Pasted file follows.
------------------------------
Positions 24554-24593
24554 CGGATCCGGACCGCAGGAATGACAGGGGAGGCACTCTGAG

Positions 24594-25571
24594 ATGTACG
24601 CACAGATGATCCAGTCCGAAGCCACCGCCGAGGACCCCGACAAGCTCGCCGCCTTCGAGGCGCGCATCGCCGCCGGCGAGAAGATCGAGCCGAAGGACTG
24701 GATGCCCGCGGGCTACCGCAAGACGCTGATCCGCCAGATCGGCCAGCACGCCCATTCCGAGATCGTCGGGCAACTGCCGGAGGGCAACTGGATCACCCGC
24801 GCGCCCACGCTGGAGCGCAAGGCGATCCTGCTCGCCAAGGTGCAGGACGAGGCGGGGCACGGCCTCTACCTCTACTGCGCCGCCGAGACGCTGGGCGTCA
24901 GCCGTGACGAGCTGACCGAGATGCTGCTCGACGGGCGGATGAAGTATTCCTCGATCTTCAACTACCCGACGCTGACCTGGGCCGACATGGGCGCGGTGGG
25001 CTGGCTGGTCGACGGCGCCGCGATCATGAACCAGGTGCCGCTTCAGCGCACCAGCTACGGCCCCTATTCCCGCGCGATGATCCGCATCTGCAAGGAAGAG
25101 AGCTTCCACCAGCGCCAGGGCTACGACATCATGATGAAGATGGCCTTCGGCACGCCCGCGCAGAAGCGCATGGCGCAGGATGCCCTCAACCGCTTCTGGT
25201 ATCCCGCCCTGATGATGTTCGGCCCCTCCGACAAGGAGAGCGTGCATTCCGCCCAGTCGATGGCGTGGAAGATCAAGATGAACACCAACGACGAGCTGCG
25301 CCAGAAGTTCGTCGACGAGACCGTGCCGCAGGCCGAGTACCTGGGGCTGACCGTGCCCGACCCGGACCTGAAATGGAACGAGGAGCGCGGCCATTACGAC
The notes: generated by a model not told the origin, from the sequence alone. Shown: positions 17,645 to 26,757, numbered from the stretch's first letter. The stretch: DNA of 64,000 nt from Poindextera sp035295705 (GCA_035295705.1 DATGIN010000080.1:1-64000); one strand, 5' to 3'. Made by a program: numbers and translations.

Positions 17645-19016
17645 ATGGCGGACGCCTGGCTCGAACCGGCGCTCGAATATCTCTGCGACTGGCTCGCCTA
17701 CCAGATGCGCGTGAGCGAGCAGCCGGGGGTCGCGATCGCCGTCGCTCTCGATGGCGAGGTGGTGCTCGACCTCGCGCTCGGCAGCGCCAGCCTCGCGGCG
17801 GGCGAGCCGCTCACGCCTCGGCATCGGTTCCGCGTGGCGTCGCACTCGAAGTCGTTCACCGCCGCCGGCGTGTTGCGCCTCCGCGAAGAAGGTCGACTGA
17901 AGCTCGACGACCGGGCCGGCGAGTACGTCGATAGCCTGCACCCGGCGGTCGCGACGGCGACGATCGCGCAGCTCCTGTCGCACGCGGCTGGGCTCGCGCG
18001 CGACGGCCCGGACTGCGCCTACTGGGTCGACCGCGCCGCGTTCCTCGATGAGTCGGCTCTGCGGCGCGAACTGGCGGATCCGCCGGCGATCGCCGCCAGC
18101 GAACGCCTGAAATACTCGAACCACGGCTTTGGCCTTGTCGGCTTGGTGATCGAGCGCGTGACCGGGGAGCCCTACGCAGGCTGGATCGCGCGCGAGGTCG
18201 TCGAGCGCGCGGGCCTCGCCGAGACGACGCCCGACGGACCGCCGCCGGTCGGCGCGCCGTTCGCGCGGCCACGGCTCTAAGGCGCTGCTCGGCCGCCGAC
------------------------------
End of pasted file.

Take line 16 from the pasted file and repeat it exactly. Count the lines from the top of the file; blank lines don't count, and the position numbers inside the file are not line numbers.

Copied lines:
17701 CCAGATGCGCGTGAGCGAGCAGCCGGGGGTCGCGATCGCCGTCGCTCTCGATGGCGAGGTGGTGCTCGACCTCGCGCTCGGCAGCGCCAGCCTCGCGGCG